Film Room: K.D. Johnson, The Ultimate Bruce Pearl Basketball Player
In SEC play, he's one of the best in the league in fast-break offense, 3-point FG%, steals and free-throw rate. And look who's up next.
SG K.D. Johnson (Matthew Shannon/Auburn Athletics)
Even though K.D. Johnson started his career at a rival, Bruce Pearl wants to make one thing perfectly clear.
“I loved K.D. first,” Pearl said last week.
Here’s how the story goes: Johnson played his first three seasons of high school basketball at Southwest DeKalb in Decatur, Ga. — right in the heart of Auburn’s recruiting hotbed. During Johnson’s sophomore year, Pearl watched him at an AAU event and really enjoyed what he saw.
“We may have been his first high-major offer,” Pearl recalled. “Really loved his competitiveness, his explosiveness, his speed, his quickness.
There was one problem: Auburn was already in the hunt for another top point guard from the Atlanta area. Sharife Cooper committed to Auburn in September 2019 as the highest-rated recruit in program history. Several weeks later, Johnson — now at Hargrave Military Academy in Virginia — committed to play for Tom Crean at Georgia.
Off-the-court situations kept both Cooper and Johnson from playing anywhere near full seasons as true freshmen. Cooper debuted for Auburn in a high-scoring loss to Alabama in which he had 26 points and nine assists. A few days later, Johnson debuted for Georgia against Auburn, scoring 21 points and swiping four steals.
While Cooper stood out in 12 games for the Tigers before suffering a season-ending injury, Johnson featured in Georgia’s final 17 games — all off the bench. He led the SEC in steals per game (3.2) and scored in double figures 12 different times.
With the 5-foot-10 Sahvir Wheeler running the point, Johnson was more of a 2 in Crean’s system. It was a switch that served the former top-100 recruit well, as he quickly showed he was a player who could disrupt bigger guards defensively and score in bunches.
Johnson — and Wheeler — became part of the mass exodus from Georgia in the offseason, entering the transfer portal. Pearl and the Tigers jumped on the second chance, especially in light of Cooper’s entrance into the NBA Draft and a big reloading process happening at guard.
It only took eight days for Johnson to go from into the portal to an Auburn signee.
“I've always really liked him,” Pearl said. “And then, coming here… he is very explosive, and he's so capable of making plays on both sides of the ball. It’s what makes him both dangerous and, at times, elite.”
If there’s any single player who personifies Pearl, it’s Johnson. He is extremely aggressive on both ends of the floor. His energy levels are consistently sky-high. He has a fearlessness to his game that flirts with recklessness but rarely crosses that line.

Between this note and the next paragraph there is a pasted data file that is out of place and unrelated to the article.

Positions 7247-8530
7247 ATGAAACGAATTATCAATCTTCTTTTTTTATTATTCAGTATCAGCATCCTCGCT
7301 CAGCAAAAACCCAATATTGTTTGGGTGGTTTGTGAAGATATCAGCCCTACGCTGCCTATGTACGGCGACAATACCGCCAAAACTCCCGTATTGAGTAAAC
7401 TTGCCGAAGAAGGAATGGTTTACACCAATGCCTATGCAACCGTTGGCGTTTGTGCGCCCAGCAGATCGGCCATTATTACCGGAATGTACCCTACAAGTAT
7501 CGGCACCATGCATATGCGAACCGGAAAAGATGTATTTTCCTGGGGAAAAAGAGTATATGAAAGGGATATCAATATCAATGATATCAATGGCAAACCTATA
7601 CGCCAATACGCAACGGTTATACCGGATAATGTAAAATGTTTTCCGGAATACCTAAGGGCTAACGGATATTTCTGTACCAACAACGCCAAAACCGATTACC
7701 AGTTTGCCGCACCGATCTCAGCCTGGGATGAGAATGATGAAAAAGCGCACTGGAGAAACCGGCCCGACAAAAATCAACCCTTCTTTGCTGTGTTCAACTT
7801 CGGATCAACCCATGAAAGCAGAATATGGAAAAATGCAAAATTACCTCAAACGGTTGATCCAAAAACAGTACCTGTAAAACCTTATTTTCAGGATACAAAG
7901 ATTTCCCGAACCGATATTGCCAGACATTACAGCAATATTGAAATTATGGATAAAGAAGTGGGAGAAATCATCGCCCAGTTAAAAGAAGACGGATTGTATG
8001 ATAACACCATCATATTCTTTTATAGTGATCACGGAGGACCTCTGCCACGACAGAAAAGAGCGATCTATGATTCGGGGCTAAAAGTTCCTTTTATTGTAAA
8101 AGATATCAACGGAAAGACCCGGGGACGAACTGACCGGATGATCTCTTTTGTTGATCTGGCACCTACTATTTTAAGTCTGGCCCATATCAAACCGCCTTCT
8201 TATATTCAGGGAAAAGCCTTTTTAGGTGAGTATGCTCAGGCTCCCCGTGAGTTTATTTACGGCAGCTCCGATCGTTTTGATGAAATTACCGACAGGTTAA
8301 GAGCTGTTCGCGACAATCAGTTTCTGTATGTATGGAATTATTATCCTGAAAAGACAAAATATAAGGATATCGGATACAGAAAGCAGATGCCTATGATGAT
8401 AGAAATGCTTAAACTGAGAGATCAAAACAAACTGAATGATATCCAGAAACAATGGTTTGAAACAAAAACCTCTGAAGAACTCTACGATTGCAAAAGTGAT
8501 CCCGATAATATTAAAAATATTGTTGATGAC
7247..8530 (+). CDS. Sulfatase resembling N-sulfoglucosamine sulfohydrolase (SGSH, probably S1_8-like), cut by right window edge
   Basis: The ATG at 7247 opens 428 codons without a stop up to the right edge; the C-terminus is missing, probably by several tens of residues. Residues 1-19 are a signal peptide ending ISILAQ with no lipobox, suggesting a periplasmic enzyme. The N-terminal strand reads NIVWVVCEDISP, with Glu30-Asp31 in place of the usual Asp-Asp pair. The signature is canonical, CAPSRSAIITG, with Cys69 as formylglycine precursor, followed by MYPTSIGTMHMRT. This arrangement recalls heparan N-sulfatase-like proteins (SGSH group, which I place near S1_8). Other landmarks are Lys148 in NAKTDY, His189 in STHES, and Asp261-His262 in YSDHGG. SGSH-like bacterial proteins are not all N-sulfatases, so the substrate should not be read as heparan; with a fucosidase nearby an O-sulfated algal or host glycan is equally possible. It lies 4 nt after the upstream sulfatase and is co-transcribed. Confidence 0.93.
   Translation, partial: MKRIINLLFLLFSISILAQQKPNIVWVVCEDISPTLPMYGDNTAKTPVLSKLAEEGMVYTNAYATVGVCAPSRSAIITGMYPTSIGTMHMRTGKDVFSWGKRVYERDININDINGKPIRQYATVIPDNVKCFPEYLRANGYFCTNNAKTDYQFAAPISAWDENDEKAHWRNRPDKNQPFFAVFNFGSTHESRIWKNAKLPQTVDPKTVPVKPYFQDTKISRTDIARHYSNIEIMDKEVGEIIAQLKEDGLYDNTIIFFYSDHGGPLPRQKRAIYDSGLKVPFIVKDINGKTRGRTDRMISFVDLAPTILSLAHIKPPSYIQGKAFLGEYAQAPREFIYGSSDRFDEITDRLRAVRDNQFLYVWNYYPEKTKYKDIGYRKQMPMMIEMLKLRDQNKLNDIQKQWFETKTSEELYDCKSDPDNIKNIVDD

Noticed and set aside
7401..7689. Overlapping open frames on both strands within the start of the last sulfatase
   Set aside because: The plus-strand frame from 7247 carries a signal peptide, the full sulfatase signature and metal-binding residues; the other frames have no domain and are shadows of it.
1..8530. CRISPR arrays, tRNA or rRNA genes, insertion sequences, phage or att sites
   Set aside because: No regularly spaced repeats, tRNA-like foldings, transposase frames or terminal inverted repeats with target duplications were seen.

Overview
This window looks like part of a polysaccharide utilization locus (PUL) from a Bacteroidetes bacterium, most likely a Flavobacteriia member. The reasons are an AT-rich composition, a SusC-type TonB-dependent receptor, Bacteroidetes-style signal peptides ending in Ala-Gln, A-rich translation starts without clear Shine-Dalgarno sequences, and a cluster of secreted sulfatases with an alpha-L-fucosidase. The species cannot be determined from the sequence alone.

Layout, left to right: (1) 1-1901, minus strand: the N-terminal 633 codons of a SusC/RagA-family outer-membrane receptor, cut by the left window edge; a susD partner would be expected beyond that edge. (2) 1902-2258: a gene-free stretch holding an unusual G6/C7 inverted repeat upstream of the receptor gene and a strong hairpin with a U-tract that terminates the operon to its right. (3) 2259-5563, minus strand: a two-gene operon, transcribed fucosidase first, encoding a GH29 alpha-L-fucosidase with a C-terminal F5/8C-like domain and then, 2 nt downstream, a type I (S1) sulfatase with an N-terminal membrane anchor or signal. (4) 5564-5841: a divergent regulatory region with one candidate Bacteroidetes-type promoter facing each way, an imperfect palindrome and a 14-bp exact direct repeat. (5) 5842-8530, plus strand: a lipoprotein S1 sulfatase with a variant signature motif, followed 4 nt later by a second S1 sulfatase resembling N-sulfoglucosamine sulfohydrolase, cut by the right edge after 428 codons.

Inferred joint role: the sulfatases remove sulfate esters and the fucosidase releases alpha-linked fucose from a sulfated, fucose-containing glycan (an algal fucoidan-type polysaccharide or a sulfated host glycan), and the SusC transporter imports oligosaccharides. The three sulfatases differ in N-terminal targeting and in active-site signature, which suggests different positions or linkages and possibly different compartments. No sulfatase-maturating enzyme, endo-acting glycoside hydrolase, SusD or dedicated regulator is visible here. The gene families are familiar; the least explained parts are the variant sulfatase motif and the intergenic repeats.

And, just like the head coach who lovingly called him “bats—t crazy” earlier this season, every single one of Johnson’s facial expressions seem like they were was crafted in a lab solely to be captured and later memed by Auburn fans.
“He plays with so much emotion that he wears on his sleeve, good, bad or indifferent,” Pearl said earlier this season. “I don’t think K.D. would be much of a poker player. You just look at his face and you can see what he’s feeling.”
Johnson is in the midst of a massive hot streak on both offense and defense for an Auburn team edging closer to a No. 1 overall ranking.
After lighting up the Bahamas in the Battle For Atlantis — his first three games as an Auburn starter — Johnson spent the rest of non-conference play averaging just 10.7 points per game on 37.5% shooting, including 21.4% from deep, and less than a steal per contest. He had more turnovers than assists.
But in conference play, he bounced back with an efficient nine points and four steals in Auburn’s SEC opener against LSU. After one more down game on offense against South Carolina, he roared back with 23 points and three steals against Florida.
Against SEC opponents, Johnson is averaging 12.2 points per game on 46.3% shooting and a remarkable 42.1% from 3-point range. He is averaging a massive 3.0 steals per game and has flipped his assist-to-turnover ratio.
In this week’s Film Room, let’s take a closer look at K.D. Johnson — the trash-talking, mean-mugging, camera-staring, full court-racing, always-irritating shooting guard that first captured Pearl’s basketball heart on an AAU court several years ago.
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